IGN Review of Madden NFL 07
August means different things to just about everyone - for some, it marks the end of lazy days and the start of the school year. For others, it's simply the end to hot summer temperatures and the transition to into fall. But for football fans, it's the start of a beautiful holiday season, one that starts with pre-season games and culminates with the release of EA Sports' latest version of the venerated Madden series. Madden has always been a fan favorite, striving to overcome its criticism of merely being a yearly roster update with mini-games, franchise features and other elements. However, while these have been generally well received, the tweaks on either side of the ball have been much more contentious (vision cones, anyone?) This season, Madden NFL 07 virtually entrenches this debate, with two new features that push the concept of the series into the future, while virtually leaving the gameplay and Franchise mode in the past.
1st and Ten
Madden has always alternated its focus on the offensive and defensive side of the ball, trying to balance out both squads when they take the field (yet inevitably favoring the cover athlete's side and position). The selection of Shaun Alexander, last year's MVP record setting halfback and oft mistaken Barber sibling, set the stage for EA Sports to completely retool the running game. To a degree, it does just that. This year's game includes lead blocking as a major feature; although you could kind of do this in previous years, it was much more dependent on the AI controlled line and backs to lay some lumber on your opponent. For the most part, this wasn't 100% guaranteed, and more often than not, you'd find one of your teammates playing patty cake instead of clearing a hole for you to run through.
That's not so much of a concern now with the lead blocking feature. At the start of a play, you can switch away from control of the quarterback to control of a lead blocker, regardless of whether that's a tight end, fullback, halfback or lineman. Once the ball is snapped, you attempt to set a block so your AI controlled back has a chance to run to daylight. Once you've broken through the hole, you can switch back to the runner with a Matrix-like slowdown moment for a second or two and make a move for the end zone. Lead blockers have a variety of moves that can be employed to jam a defender: you can attempt an impact block, which will bowl your opponent over and count towards your pancake block stats. You can also try to take out their legs with a cut block or a diving tackle, which can also interrupt the pursuit of additional tacklers by forcing them to jump over your player. Finally, you can try to turn or pull a defender to the left or right, and if all things fail, you can hold another player and hope the refs don't see you.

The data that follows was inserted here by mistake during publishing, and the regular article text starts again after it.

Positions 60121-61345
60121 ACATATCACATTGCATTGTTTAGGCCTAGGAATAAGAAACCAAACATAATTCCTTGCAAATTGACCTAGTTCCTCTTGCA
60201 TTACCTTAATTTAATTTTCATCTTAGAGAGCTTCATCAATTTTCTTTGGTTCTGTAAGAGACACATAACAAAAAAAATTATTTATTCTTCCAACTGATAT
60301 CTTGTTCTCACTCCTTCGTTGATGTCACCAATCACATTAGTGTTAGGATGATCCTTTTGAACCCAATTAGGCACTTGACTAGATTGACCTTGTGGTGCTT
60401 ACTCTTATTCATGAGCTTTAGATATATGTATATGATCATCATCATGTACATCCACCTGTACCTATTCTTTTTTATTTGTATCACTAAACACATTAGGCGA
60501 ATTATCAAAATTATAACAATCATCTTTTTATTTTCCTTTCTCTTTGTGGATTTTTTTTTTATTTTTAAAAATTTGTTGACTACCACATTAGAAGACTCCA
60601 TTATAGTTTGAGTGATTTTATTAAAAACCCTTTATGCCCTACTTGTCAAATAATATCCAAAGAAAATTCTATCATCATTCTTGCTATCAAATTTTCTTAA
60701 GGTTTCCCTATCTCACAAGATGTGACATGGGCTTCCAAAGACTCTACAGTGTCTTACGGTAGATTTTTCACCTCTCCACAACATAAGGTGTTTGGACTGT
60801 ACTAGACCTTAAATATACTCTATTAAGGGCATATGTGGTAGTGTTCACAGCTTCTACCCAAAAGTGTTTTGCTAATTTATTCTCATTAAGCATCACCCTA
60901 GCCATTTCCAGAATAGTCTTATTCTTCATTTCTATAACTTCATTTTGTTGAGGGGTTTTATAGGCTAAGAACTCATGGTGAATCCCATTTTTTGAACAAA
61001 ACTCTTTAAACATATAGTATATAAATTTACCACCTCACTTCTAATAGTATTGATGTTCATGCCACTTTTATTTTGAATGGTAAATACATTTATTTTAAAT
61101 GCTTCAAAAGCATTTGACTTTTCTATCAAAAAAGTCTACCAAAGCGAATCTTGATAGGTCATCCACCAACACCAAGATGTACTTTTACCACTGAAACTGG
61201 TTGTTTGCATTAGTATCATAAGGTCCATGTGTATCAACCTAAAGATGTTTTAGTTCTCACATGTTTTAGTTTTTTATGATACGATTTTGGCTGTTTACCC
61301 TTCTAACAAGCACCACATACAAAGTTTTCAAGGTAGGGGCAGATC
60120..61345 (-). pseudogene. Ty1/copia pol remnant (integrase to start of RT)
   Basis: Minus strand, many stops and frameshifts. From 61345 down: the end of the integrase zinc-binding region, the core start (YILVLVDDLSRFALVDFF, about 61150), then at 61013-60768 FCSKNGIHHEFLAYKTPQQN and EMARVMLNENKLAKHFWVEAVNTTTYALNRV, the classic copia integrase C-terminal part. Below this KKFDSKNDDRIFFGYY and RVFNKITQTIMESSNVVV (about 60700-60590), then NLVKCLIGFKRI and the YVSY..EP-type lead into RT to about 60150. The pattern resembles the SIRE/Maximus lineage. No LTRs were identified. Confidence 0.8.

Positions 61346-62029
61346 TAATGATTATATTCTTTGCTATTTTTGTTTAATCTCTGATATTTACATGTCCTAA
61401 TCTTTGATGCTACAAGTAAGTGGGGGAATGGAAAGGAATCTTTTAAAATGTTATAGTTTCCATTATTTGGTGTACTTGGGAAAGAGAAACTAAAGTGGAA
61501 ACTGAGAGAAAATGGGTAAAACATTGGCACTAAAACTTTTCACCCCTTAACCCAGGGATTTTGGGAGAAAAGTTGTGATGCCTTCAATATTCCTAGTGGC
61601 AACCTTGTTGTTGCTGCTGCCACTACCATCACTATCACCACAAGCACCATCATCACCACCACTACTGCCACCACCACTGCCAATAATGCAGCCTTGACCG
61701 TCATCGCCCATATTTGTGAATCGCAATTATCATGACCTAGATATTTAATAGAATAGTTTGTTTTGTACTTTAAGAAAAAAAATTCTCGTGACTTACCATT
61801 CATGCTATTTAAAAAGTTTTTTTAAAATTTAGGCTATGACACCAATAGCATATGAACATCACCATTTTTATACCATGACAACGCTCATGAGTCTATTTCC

There is a definite risk/reward setup with lead blocking that players have to be aware of. You can accurately set your block, which results in an icon popping up onscreen when you hamper a defender. However, blow your timing and you'll stumble badly around the field, resulting in a "Leadblock Whiff" icon. Even worse, you can screw up your assignment entirely ("Leadblock Fail"). Apart from any ineptitude on your part with holding back defenders, the AI will sometimes blow its job, not taking the hole you open for it (particularly if you make one that a car could drive through) and getting tackled in the backfield. You can also switch to the back with the ball and find that other blockers governed by the AI haven't done their jobs, or discover that your former lead blocker can't do his job without your personal help overseeing the position.
Veteran players of the Madden series will also notice that there are minor tweaks that have been made to pre-existing ball carrier moves. Last year's truck stick has been refined into this year's Highlight Stick. Now when you hit up on the right thumbstick, the game takes into account what kind of back you are for the specific moves: power runners will drop their shoulder and try to go through a defender, while faster backs will dodge incoming tackles. There are some backs, like Alexander, who have the designation of being both, so the specific move will vary radically from step to step. This tweak joins the familiar back juke and left and right jukes on the right stick. Speaking of left and right jukes, players can now use them to setup quick stutter steps to the left or right to evade tackles. If you do get in a clinch, an icon will now pop up on the screen directing you to pound on the sprint button to escape and gain additional yardage. The same icon will pop up on the defender's side of the ball, turning the event into a kind of button mashing mini-game. Finally, quarterbacks have the ability to scramble without having to pull down their targets, just like NCAA Football 07. Oh, and in case you were wondering, vision cones are still in the game, but you can turn them off if you don't like them, just in case you were wondering...
Now, veterans of Madden are probably thinking, "So what? That's been in the game for a while now." They're exactly right, because the stutter step and the sprint button escape has been around for sometime now; apparently, it's been codified into the game system. While it's nice to see the acknowledgement, it would've been much better to see something different for gameday situations. Similarly, you'd hope that there was greater depth to the defense, but there really isn't. The addition of team specific playbooks is nice, and fleshes out various schemes for defenders, but that's a minor addition to play. Similarly, the other defensive tweak is the ability to commit to either the run or the pass, giving your defenders a chance to blow up a play if you guessed right, but getting your defenders completely out of position to make a play if you were wrong. Something that Madden NFL 07 could've really benefited from would've been the ability to jump the snap to get into the backfield. While NCAA 07 features this potentially series changing move, the pro game lacks this move, which isn't realistic. There are plenty of defensive backs and linemen that attempt to anticipate and jump the count, and this year's game could've seriously used it. As it is now, it's essentially the same game as last year. Oh, and by the way, vision cones are still in the game, but you can turn them off if you don't like them, just in case you were wondering